Ezekiel 17:15—But he rebelled against him in sending his ambassadors into Egypt, that they might give him horses and much people. Shall he prosper? shall he escape that doeth such things? or shall he break the covenant, and be delivered?
Amos 4:10—I have sent among you the pestilence after the manner of Egypt: your young men have I slain with the sword, and have taken away your horses; and I have made the stink of your camps to come up unto your nostrils: yet have ye not returned unto me, saith the Lord.
Why did Solomon take to himself 700 wives and 300 concubines? At the dedication of the temple God assured Solomon that his prayers had been heard and that the temple had been blessed. At the same time He warned Solomon that the divine favor and protection, which had been bestowed upon Israel, would continue only if their faith remained uncorrupted. If Solomon or anyone introduced idolatry, Israel would be punished and the temple would be destroyed (1 Kings 9:1-9). Not only did Solomon disobey the command not to multiply wives, but he also disobeyed the command not to introduce idolatry into the land. How could he rationalize his behavior?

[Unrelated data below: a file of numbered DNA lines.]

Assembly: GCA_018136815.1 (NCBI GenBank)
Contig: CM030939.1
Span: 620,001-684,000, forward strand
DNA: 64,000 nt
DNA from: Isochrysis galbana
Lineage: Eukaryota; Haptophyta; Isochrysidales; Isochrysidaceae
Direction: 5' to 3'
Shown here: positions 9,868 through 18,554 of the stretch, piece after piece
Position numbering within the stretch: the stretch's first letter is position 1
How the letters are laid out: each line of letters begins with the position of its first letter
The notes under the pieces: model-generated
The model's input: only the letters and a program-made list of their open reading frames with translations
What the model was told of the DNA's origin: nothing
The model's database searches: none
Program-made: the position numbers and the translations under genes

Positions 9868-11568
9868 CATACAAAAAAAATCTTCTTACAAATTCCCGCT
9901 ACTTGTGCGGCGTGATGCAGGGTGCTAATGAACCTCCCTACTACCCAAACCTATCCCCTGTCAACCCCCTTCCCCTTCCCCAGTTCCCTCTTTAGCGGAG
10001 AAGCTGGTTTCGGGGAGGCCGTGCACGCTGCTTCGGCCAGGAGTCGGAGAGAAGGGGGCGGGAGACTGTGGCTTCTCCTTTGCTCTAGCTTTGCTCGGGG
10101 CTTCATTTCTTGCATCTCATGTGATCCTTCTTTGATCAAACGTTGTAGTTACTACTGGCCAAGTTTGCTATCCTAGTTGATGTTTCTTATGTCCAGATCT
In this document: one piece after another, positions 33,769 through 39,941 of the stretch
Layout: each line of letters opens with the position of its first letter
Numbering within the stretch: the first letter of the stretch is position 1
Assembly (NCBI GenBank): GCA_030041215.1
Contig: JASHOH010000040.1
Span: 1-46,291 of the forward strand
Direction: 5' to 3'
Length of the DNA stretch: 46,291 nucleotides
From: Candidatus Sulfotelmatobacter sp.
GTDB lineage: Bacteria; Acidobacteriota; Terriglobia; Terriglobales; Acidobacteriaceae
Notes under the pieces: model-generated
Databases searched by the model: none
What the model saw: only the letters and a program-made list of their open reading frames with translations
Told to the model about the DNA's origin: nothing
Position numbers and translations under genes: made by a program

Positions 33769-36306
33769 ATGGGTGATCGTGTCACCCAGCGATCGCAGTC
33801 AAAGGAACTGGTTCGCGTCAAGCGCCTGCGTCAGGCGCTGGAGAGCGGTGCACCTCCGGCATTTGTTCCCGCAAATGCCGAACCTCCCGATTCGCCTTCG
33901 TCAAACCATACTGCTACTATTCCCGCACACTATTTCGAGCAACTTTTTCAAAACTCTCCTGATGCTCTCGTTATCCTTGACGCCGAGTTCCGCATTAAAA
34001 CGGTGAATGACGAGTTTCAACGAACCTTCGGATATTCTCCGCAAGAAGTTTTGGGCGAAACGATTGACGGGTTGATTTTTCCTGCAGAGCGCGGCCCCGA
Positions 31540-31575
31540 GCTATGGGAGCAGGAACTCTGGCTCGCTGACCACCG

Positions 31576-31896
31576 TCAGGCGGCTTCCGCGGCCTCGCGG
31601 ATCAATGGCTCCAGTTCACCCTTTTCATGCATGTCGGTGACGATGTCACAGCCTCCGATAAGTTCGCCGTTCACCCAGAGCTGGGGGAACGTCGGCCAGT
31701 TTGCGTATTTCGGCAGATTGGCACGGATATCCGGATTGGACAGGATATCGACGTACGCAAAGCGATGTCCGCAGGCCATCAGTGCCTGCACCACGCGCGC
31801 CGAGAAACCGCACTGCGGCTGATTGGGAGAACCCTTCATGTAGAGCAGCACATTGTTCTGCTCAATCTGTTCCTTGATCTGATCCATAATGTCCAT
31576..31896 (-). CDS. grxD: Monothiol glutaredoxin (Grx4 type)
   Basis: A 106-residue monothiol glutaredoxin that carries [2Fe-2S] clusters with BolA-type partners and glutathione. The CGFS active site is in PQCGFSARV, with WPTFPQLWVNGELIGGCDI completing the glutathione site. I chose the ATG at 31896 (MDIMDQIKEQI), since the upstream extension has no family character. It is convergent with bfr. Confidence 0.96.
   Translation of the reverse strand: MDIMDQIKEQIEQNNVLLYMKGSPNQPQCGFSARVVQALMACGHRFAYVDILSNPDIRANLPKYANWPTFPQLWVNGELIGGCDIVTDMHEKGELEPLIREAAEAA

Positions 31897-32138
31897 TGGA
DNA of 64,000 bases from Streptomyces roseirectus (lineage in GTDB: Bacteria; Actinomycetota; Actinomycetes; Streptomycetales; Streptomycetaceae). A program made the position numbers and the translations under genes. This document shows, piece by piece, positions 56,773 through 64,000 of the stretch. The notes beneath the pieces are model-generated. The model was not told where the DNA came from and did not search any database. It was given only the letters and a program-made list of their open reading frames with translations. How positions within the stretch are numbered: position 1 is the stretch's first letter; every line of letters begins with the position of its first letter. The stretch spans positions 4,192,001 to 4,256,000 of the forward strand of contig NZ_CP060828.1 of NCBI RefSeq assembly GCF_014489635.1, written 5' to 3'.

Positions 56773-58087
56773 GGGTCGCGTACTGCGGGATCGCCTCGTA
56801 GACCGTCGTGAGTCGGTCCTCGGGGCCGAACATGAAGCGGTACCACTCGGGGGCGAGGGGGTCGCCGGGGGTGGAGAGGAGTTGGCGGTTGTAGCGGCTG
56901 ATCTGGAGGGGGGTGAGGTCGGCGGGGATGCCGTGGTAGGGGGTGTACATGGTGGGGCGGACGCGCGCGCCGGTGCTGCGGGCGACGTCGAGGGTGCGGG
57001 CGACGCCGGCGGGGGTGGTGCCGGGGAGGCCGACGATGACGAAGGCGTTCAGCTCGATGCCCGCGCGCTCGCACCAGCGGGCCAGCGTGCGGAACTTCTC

From a deeper study of Solomon’s life, we know that trade with other nations was another of his contributions to the nation of Israel, but it also contributed to his disobedience in marrying foreign women. Solomon entered into trade agreements with a number of nations, increasing Israel’s wealth and prestige. Although Solomon had a strong army, he relied upon a system of treaties with his neighbors to keep the peace.
Egypt was allied with Israel through the marriage of Solomon to the daughter of the Pharaoh. The sea-faring cities of Tyre and Sidon were also united to Israel by trade agreements. Some of Israel’s trade was conducted overland by way of camel caravans. But the most significant trade was by sea, across the Mediterranean Sea through an alliance with Tyre. Solomon’s ships apparently went as far west as Spain to bring back silver. Soon Solomon became the ruler of a huge commercial empire.